An Attempt at a Pragmatic Framework for Defining a “Senior Engineer”

Brandon Hays’ article “The Conjoined Triangles of Senior-Level Development” made me reflect on all of the Senior Engineers I’ve worked with.  If I were to guess, these would be the shared traits that lead others to declaring them “Senior Engineers”:

  1. The Ability to Deliver Bug-Free Code Quickly and Consistently
  2. The Inability to Be Bullshitted
  3. The Ability to Explain “Why”
  4. Complete Technology Agnosticism
  5. A Process to Estimate Work

The Ability to Deliver Bug-Free Code Quickly and Consistently

Breaking down this trait:

  • Deliver – Things actually get finished, and to spec – often exceeding the spec to cover scenarios the spec writer hadn’t considered.
  • Bug-Free – QA and customers have a very tough time finding bugs in their code. When they do, it’s usually minor and a painless and/or quick fix.
  • Quickly – This is perception based, but generally technical and non-technical staff agreed it was “Quickly done”.
  • Consistently – Management considered the pace of delivery predictable, which is not the same as “the same”. Management could develop a good sense of when to expect work depending on the phase of the project, volume of meetings, quality of specs, etc.

Excellence at writing and delivering software is an immutable requirement of a senior engineer. If you can’t do this consistently you may be a valuable contributor to your team, but most people would not consider you “senior” in my experience.

The Inability to Be Bullshitted

“Bullshit” is what defines most software projects. If your first reaction is “That’s not true” then I would wager that you do not have a long history of working on software projects. “Bullshit” comes in many flavors on a software development project:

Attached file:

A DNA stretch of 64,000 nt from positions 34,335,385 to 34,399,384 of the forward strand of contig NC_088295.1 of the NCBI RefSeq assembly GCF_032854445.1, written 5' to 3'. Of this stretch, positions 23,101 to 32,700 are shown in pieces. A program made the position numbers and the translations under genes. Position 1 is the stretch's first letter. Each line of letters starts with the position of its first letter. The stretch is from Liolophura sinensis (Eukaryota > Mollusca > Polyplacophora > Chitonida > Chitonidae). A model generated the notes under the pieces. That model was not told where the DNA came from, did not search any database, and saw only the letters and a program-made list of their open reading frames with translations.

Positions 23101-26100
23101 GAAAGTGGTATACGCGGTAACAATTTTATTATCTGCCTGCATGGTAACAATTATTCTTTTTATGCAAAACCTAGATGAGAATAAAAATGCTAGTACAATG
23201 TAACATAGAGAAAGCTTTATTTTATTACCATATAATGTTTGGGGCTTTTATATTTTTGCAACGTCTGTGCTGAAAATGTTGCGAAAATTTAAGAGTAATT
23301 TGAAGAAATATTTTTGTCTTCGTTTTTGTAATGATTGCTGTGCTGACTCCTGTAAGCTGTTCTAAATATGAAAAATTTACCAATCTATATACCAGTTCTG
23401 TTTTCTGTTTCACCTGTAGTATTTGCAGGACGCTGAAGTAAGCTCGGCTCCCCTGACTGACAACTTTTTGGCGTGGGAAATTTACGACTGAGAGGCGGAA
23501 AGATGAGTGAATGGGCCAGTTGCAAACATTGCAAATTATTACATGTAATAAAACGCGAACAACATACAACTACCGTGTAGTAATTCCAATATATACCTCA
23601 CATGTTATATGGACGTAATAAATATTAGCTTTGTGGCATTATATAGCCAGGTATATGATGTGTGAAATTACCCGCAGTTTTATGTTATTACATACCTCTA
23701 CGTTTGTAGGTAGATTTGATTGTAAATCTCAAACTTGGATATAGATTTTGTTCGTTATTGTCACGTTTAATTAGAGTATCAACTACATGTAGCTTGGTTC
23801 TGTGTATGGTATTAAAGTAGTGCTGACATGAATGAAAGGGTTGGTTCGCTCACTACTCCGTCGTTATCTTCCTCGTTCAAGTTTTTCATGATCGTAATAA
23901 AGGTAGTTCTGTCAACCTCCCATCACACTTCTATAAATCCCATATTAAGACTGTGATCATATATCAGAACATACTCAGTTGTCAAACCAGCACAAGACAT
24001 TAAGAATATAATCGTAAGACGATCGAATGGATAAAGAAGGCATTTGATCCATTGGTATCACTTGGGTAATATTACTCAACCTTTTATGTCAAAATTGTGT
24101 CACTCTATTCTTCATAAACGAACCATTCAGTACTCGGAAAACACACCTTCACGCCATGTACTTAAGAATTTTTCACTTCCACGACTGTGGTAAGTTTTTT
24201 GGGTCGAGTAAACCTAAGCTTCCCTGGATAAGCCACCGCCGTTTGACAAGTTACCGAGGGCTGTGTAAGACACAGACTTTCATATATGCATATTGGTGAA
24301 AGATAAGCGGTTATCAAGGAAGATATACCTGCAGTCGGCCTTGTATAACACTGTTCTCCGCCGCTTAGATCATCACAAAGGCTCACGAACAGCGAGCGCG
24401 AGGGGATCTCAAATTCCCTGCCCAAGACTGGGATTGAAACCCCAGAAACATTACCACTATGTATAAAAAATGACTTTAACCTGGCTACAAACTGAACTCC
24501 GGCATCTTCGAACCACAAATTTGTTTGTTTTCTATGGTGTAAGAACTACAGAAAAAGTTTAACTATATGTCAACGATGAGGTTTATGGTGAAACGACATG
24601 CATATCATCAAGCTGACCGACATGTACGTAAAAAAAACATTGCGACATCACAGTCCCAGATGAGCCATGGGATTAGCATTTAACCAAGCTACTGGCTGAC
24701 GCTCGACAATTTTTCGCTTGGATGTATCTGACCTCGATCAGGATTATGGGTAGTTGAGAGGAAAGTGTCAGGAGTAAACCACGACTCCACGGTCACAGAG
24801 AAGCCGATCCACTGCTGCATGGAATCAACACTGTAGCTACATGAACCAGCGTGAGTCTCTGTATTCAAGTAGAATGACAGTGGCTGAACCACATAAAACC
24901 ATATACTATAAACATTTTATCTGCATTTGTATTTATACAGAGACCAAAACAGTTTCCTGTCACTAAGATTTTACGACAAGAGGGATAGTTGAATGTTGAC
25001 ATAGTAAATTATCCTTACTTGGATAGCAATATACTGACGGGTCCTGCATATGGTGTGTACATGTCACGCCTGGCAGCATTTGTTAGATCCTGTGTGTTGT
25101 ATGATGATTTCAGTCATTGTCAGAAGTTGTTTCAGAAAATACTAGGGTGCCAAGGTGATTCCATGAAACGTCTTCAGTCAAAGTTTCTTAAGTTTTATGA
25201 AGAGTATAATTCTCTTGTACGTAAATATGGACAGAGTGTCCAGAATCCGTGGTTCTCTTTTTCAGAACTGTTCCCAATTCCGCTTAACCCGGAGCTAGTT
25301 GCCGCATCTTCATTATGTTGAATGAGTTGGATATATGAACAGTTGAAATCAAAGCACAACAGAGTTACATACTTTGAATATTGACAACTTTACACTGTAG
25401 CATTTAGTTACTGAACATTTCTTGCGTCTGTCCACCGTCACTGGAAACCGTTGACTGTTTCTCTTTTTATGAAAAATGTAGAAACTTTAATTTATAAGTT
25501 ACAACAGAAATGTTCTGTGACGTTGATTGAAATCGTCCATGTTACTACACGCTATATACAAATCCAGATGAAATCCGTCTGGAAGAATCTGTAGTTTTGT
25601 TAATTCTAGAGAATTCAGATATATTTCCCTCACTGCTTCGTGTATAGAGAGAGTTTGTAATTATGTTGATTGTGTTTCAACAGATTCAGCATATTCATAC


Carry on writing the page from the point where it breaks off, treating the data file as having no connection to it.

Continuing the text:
• Laughably incomplete, inconsistent, and/or non-existent specifications
  • Hilariously unrealistic deadlines
  • Tragically incompetent co-workers

My use of “Laughable”, “Hilariously” and “Tragically” is deliberate. Senior engineers, in a project planning meeting will most likely involuntarily chuckle or let out a long exasperated sigh when “the plan” is presented, which tends to make them quite unpopular with those who came up with “the plan” – unless the senior engineer has already won their respect. In many cases, that sigh or chuckle could indicate that they are about to save the project a lot of pain, time, or money, provided they are asked to explain the reason for their reaction.

The Ability to Explain “Why”

A junior engineer cannot explain why they are doing what they are doing in the way they are doing it. A mid-level engineer has justification for some of their actions/approaches but not all. A senior engineer knows exactly why they are doing everything they do, and can explain the rationale of their choices in exhaustive detail. The ability to explain “Why” is the characteristic that makes them good coaches and mentors to other members of the team.

Complete Technology Agnosticism

Senior engineers understand the technology of today is not the technology of tomorrow, and that “hot” technology never stays hot. They have a sophisticated method of evaluating new and old technologies that examines the technology from a wide array of angles, including:

  • What problems does the technology solve better than other solutions?
  • Where did the technology come from?
  • What is the switch cost to, and away from, the technology assuming it is adopted?
  • How ready is the organization to adopt this technology?
  • What is the learning curve for this technology?
  • How readily can we find staff who know this technology?
  • Is there commercial support for this technology?
  • What is the anticipated life-span of this technology?

A senior engineer’s ability to evaluate technology will often lead them to reject “hot” technologies in favor of ones that are tried-and-true. It will also lead them to push for unproven technologies because of how well they solve a particular problem. The key is that there is a methodology of this evaluation, not simply a desire to learn or not learn something new.

A Process to Estimate Work

As long as time and money are constraints for a project, work estimates will be required during the planning progress. Estimating software development is extremely difficult. An “Accurate Estimate” is an oxymoron, so accuracy is not the goal of the estimate, so much as predictable margins of error. In my experience, if you are within 30% of your estimate you are doing a good job estimating. Inexperienced project/program managers will balk at the thought of an estimate being 30% over or 30% under, but experienced project/program managers will know that badly estimated projects can easily go 300% over.